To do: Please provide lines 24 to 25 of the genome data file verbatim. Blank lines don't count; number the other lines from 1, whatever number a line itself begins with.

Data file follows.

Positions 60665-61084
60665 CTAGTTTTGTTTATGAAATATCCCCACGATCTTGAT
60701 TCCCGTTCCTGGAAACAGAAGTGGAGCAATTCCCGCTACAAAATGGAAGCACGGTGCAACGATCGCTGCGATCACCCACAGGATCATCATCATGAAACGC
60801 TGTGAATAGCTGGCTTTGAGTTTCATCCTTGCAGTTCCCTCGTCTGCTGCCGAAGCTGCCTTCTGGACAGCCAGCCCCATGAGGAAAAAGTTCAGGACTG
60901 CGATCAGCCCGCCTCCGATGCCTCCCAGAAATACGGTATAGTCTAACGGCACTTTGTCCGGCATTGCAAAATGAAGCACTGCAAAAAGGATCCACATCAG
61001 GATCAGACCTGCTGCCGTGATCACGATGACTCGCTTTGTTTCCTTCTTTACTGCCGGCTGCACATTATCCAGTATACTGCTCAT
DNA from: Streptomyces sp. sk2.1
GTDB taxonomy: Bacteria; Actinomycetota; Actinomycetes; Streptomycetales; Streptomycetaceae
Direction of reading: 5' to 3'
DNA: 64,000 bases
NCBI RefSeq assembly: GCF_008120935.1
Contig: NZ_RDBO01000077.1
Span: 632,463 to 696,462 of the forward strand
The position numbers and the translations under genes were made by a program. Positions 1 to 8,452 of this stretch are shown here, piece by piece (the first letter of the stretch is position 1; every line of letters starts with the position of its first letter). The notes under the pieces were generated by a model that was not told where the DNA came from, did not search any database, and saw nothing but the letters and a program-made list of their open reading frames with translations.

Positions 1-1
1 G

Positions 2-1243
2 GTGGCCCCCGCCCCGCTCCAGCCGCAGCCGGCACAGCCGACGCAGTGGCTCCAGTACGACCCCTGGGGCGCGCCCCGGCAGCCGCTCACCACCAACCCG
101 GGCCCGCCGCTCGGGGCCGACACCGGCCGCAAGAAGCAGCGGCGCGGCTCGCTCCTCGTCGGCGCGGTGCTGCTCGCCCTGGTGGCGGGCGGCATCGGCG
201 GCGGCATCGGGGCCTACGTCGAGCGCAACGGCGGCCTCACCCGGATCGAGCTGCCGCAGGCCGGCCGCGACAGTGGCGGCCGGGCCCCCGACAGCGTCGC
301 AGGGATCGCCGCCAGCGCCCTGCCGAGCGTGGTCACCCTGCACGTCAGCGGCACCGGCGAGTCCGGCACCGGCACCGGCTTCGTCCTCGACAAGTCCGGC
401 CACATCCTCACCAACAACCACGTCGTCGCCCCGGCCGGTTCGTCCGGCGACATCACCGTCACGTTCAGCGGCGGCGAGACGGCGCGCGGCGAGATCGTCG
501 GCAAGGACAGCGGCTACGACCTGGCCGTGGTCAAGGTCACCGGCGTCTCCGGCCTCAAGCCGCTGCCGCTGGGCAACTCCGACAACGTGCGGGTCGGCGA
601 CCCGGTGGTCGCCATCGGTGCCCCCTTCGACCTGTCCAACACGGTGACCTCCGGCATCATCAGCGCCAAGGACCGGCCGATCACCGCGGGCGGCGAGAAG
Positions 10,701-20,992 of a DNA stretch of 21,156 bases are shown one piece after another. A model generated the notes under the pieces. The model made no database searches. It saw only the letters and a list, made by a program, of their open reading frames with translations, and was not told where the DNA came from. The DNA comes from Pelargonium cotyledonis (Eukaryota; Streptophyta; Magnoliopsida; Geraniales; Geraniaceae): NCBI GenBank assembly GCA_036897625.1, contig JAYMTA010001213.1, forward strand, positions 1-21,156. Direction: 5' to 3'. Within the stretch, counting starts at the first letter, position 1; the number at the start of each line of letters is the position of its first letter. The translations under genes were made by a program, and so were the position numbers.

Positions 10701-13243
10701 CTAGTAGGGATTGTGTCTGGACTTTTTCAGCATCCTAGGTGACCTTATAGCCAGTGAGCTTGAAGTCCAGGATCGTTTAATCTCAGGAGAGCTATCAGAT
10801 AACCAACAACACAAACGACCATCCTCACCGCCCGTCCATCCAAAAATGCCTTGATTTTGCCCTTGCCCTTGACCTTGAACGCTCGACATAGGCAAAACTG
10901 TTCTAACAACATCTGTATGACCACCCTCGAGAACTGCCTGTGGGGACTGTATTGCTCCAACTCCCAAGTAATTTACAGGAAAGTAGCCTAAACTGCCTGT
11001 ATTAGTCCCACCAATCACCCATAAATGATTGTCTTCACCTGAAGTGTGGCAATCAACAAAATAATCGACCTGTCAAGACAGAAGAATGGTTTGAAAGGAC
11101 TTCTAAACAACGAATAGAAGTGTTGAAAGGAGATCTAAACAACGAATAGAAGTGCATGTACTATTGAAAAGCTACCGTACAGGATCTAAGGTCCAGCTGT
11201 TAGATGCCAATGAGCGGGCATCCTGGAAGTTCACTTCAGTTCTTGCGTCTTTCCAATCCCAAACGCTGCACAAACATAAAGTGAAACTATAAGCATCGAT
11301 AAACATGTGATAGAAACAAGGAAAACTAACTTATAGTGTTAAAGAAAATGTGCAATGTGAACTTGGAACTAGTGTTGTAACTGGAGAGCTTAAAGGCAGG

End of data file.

601 CCCGGTGGTCGCCATCGGTGCCCCCTTCGACCTGTCCAACACGGTGACCTCCGGCATCATCAGCGCCAAGGACCGGCCGATCACCGCGGGCGGCGAGAAG
Positions 10,701-20,992 of a DNA stretch of 21,156 bases are shown one piece after another. A model generated the notes under the pieces. The model made no database searches. It saw only the letters and a list, made by a program, of their open reading frames with translations, and was not told where the DNA came from. The DNA comes from Pelargonium cotyledonis (Eukaryota; Streptophyta; Magnoliopsida; Geraniales; Geraniaceae): NCBI GenBank assembly GCA_036897625.1, contig JAYMTA010001213.1, forward strand, positions 1-21,156. Direction: 5' to 3'. Within the stretch, counting starts at the first letter, position 1; the number at the start of each line of letters is the position of its first letter. The translations under genes were made by a program, and so were the position numbers.